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Fintechs that help you save, invest or insure conveniently from your smartphone

Fintechs that help you save, invest or insure conveniently from your smartphone
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When consumers want any financial product, from savings accounts and loans to investments and insurance, they have usually turned to a bank, insurance company or broker.

The market has been upended, though, as financial technology firms, or fintechs, offer faster and more convenient services that are often cheaper.

The number of fintechs in Singapore is indeed growing fast, with consulting firm EY finding at least 490 of them here by the end of last year.

Investments in fintechs here hit more than US$365 million (about S$492 million) last year, a report by consulting firm Accenture stated. 

While many of those fintechs are invisible to the average consumer, providing complex services such as regulatory technology or blockchain support to financial institutions, there are still plenty of services available to individuals. These include insurance, payments and personal financial management.

Most of them offer digital applications that make getting financial services easier, quicker and often less expensive.


One of the best places to start if you are looking for alternatives is comparison websites.

While they don’t provide services directly, nearly a dozen sites let you compare services, prices and benefits from fintechs and banks in one convenient location.   

One of the largest is SingSaver, which has an app and online tool that shows features and rates for credit cards, loans, insurance and bank accounts. The site also has money-saving ideas, financial advice, and a newsletter.

Another is GoBear, which similarly enables consumers to compare services ranging from accounts and money transfers to insurance and robo-advisers. GoBear also provides financial information and insights.

You will need to compare information on these or other sites carefully, though, since some receive fees from service providers and could have biases. Cross-site comparisons can make sure that you save as much as possible.


One of the biggest challenges for many individuals has been sending funds overseas cost-effectively, as traditional money transfer operators can charge 8 per cent or more.

Paying S$15 or more takes a big chunk of your funds when you are only sending S$200, whether it is a direct fee or a cost hidden in poor foreign exchange rates.

Now, however, fintechs offer an alternative.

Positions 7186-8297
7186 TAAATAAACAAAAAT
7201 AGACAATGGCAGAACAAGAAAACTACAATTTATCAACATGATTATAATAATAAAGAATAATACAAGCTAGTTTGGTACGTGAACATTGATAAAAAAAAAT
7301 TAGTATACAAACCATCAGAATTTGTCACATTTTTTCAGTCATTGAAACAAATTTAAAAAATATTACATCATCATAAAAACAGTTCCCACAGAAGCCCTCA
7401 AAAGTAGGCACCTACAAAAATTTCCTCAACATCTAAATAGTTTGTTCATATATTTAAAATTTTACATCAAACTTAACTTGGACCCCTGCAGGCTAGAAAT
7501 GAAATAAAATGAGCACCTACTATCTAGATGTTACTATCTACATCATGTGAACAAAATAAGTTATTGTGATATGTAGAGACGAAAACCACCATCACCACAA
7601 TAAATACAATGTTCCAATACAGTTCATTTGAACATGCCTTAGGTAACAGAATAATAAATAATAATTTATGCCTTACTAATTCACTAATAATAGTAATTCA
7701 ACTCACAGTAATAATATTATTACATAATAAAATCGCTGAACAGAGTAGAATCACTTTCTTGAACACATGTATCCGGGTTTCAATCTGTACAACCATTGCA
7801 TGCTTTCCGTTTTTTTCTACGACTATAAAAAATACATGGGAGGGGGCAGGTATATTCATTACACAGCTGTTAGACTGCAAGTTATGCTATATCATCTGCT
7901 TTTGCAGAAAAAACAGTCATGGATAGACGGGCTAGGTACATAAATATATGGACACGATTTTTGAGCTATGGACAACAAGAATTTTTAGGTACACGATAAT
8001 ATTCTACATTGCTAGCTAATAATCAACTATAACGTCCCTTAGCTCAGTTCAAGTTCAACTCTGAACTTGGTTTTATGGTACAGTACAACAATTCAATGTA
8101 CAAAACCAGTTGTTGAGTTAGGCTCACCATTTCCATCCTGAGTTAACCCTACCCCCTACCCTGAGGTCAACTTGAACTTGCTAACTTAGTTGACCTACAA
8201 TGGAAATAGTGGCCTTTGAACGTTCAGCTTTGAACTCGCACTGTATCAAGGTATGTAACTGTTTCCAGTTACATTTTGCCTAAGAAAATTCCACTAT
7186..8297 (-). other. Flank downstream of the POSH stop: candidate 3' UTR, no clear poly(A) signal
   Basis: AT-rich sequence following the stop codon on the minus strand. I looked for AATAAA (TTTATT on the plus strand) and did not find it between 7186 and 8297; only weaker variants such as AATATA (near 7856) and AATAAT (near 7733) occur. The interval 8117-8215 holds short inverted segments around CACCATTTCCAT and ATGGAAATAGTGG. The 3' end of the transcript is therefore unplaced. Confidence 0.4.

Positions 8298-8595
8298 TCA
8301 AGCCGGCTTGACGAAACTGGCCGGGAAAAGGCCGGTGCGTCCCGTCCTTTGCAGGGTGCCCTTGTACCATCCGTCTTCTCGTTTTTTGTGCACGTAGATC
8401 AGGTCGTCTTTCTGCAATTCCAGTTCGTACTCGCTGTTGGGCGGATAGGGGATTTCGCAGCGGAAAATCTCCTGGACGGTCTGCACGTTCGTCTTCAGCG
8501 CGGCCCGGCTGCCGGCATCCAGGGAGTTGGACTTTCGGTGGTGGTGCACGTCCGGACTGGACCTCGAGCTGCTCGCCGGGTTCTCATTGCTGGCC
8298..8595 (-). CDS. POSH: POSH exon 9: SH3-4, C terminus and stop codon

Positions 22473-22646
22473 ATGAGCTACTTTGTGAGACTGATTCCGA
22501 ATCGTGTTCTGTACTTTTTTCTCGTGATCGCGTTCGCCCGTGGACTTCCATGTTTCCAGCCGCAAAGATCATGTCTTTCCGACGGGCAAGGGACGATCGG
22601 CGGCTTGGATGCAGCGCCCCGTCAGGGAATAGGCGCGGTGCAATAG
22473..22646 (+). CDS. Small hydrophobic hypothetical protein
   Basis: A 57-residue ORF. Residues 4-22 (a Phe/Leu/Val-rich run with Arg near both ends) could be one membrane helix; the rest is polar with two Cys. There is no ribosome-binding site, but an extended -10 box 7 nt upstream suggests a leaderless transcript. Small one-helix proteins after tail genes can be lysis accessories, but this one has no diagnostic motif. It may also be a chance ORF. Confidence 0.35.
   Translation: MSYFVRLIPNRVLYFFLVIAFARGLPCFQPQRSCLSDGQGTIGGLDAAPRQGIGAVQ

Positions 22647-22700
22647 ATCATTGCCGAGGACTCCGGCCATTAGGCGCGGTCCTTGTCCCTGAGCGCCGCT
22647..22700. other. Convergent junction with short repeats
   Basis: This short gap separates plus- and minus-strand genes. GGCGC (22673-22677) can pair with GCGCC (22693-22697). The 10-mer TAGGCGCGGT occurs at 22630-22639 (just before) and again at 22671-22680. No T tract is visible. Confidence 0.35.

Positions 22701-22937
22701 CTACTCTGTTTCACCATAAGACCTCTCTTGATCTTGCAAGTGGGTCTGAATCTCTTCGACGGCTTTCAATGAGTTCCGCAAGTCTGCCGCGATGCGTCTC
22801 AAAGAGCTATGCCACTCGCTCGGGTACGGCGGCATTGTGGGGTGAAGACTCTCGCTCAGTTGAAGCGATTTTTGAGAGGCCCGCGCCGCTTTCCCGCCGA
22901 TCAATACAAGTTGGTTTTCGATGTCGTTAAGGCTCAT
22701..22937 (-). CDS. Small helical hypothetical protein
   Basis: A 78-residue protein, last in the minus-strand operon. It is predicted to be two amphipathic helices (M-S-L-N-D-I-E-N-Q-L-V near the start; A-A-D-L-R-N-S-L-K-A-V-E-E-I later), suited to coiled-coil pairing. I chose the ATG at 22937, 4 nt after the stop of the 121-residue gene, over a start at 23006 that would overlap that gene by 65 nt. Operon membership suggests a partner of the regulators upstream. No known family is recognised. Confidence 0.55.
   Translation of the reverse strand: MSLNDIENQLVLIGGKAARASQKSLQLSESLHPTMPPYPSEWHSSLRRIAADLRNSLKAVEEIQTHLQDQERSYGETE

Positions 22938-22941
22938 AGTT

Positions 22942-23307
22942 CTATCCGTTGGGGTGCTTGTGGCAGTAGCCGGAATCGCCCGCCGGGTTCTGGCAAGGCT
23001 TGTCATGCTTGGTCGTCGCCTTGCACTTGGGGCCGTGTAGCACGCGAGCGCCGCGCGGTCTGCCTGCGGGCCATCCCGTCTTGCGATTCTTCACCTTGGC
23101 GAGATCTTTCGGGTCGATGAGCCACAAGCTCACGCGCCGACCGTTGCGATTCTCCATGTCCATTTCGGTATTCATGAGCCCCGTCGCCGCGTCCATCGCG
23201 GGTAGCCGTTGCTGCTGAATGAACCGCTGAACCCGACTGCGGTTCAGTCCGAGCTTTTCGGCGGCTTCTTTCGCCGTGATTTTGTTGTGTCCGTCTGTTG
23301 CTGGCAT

Singapore-based fintech Instarem, for instance, uses mid-market rates from Reuters and says it adds no margin, charging a fee that can be S$2.50 or less. Money often arrives in a day or two.

Global fintech TransferWise offers a similar service and also updates customers with an email at each stage of the transfer. TransferWise also uses the mid-rate and says its transfers cost one-fifth of the fees at banks.


Another challenge for many consumers has been figuring out what to do with the money they save.

Savings accounts and even time deposits pay low rates, unit trust charge fees that can be 2 per cent a year, and insurance-based investments may charge both upfront and annual fees. Robo-advisers, with starting amounts as low as S$50 and algorithms that help select investments, may offer better alternatives.

Robo-adviser Smartly, for instance, leverages algorithms that use information you provide about your goals, willingness to take risks and time horizons to select exchange-traded fund (ETFs) that can help you achieve your goals. Fees are 0.5 to 1 per cent a year.

Stashaway similarly selects ETFs and automatically rebalances your portfolio to optimise returns, at even lower fees of 0.2 to 0.8 per cent a year. You can use it to build a personal financial plan and select portfolios that reflect your preferences., another robo-adviser, can give you access to a broader variety of assets that can include equities, ETFs, bonds and gold.

Seeing the opportunity, banks have started getting into the game, too.

OCBC’s Roboinvest, for instance, charges 0.88 per cent a year to select investments and rebalance your portfolio quarterly or semi-annually.

If you want to invest funds more directly, crowdfunding platforms such as Funding Societies and MoolahSense allow you to lend to small businesses and potentially receive double-digit returns.

It is not without risk, as some of the companies may go out of business, so you will need to evaluate the opportunities carefully.


While there are plenty of big insurance companies here, it can be hard for consumers to figure out which one is best .

PolicyPal, a digital direct insurance broker, helps consumers find the information they need and select affordable insurance.

SingLife has gone even further and is licensed to provide life insurance, with a digital platform that allows consumers to sign up online, receive real-time quotes and see policy features.  

You can look out for online insurance companies and brokers as well.  


Even foreign exchange is fair game for fintechs, with companies such as Thin Margin promising better rates than 95 per cent of the moneychangers here.

Send them money with PayNow and they will deliver foreign currency to you, albeit often a couple days later.

If you want to go to a moneychanger yourself, the Get4X app compares foreign-exchange rates among nearby shops and lets you know where you will get the best deal.

There is no shortage of financial services for consumers from these and a multitude of other start-ups.

You can reduce risks by making sure the firms you give money to are licensed by the Monetary Authority of Singapore and also by reading online reviews.

Along with saving time and effort, using these fintechs can save you money, too.    

Related topics

fintech app finance insurance banks

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